Yea, I said reminders. I like to put reminders in my planner to check in on my goals. If I said I was going to do a certain thing by March, I’d write on mid February somewhere in my calendar, “How’s your xyz goal going?” You could also enlist the help of a friend to send you a text message to remind you that you were going to work on your hobby more often or look into photography classes. They don’t need to call you every day to say, “Did you do your hobby today?” but just periodically to remind you that you wanted to make this change. If it’s going well, great! If you haven’t gotten to it, maybe this is just what you need to say, oh yea! I wanted to do that!  (to avoid the age old question, “Just where did the year go? I never got to do x,y,z…”) OR this may be an opportunity for you to go back and reassess what’s realistic and achievable for you at this time. It’s okay to reassess, redo and start again. There’s always plan b, c, d…. just keep picking yourself up so you keep moving in the right direction. Keep asking, “Why?” and reminding yourself of your intentions.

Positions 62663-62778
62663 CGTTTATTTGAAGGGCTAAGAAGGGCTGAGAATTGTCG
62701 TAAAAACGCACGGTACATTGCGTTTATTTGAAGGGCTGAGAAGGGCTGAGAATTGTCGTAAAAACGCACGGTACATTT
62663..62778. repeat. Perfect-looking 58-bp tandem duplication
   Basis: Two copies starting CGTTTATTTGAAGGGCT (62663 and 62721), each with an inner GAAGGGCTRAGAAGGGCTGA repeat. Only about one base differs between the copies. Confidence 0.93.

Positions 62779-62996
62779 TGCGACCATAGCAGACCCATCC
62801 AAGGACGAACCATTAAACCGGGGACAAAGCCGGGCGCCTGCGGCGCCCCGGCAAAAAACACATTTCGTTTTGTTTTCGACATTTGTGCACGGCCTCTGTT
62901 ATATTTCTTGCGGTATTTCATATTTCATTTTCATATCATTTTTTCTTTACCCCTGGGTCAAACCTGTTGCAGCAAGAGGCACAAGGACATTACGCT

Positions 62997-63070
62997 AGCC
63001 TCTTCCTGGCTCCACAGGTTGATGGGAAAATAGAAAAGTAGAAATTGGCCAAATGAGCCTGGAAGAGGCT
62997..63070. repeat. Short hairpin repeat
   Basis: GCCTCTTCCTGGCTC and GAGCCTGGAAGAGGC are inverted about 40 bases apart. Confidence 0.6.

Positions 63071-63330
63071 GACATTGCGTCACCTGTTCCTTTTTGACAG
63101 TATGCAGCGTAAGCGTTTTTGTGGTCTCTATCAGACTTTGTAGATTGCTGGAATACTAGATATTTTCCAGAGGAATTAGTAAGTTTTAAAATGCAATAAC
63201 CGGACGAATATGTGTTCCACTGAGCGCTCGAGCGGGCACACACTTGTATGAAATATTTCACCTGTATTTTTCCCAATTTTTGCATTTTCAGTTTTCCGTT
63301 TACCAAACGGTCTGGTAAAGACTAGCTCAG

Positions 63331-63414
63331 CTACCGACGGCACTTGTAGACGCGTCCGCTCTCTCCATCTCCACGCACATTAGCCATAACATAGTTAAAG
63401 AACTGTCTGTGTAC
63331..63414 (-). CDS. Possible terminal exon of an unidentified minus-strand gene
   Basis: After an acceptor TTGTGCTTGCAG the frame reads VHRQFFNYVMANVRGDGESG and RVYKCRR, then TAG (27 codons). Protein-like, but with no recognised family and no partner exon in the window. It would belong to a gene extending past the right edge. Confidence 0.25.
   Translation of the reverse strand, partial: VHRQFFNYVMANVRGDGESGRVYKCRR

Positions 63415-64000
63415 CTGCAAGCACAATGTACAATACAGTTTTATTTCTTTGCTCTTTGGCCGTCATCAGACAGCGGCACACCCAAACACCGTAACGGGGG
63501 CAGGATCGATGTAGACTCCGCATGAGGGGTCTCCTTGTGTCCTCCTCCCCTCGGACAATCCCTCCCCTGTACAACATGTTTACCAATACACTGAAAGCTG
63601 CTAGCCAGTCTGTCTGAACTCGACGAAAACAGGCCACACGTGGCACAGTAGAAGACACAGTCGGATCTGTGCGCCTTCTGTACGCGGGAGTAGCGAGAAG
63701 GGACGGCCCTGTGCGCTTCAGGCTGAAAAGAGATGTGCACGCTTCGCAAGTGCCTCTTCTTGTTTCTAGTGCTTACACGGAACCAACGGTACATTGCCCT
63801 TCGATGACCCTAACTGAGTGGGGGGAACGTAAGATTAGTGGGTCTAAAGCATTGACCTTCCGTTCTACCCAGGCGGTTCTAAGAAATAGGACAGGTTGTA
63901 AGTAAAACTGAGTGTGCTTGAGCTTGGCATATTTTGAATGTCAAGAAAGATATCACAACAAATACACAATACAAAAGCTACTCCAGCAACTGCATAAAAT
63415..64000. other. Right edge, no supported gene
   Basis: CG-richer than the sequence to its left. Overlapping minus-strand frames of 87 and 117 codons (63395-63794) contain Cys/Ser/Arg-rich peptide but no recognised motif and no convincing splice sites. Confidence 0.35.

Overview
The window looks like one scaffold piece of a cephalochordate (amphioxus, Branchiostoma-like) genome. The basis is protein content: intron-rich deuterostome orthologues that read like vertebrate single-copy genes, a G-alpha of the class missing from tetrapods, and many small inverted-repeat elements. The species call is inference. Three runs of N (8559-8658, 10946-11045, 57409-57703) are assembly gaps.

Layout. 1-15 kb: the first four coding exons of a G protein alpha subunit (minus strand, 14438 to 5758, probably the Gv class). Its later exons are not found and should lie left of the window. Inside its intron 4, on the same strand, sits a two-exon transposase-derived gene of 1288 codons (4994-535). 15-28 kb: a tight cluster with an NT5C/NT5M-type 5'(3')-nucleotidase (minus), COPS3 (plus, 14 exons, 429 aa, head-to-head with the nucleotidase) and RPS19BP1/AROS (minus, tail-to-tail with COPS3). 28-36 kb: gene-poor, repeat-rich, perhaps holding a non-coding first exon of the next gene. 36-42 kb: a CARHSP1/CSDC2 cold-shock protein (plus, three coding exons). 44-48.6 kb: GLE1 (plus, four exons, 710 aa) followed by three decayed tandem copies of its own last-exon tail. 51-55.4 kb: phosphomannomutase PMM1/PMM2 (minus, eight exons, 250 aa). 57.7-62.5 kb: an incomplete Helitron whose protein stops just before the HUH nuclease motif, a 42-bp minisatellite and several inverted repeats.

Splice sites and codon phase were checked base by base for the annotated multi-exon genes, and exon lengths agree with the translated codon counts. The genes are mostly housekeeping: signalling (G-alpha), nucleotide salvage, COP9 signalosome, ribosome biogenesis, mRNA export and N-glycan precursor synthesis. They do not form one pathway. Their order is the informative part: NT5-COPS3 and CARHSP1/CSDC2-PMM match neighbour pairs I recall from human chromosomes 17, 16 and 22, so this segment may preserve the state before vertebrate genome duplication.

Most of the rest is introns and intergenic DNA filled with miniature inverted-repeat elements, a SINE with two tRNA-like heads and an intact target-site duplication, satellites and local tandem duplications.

So there ya have it. Goals. Bet you didn’t think I’d take you on such a journey. But taking the time to really think through your intentions will mean greater success in the end. So get a journal or grab your laptop/ipad, a calendar, and a cup of something yummy and hide away for an afternoon and think about your priorities and where you want to be.

Your future self will thank you for it.

self-five

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2 thoughts on “How to set goals you might actually keep…

  1. Pingback: I could have gotten more done…is junk food for your brain!

    • Thanks for the ping back! This is a great article – it’s so true that we need to re-evaluate how much we tell ourselves we’re actually supposed to get done. When what you get one is in line with your goals and your priorities, it doesn’t matter if it was 1 thing or 100 things – you’ve accomplished something great either way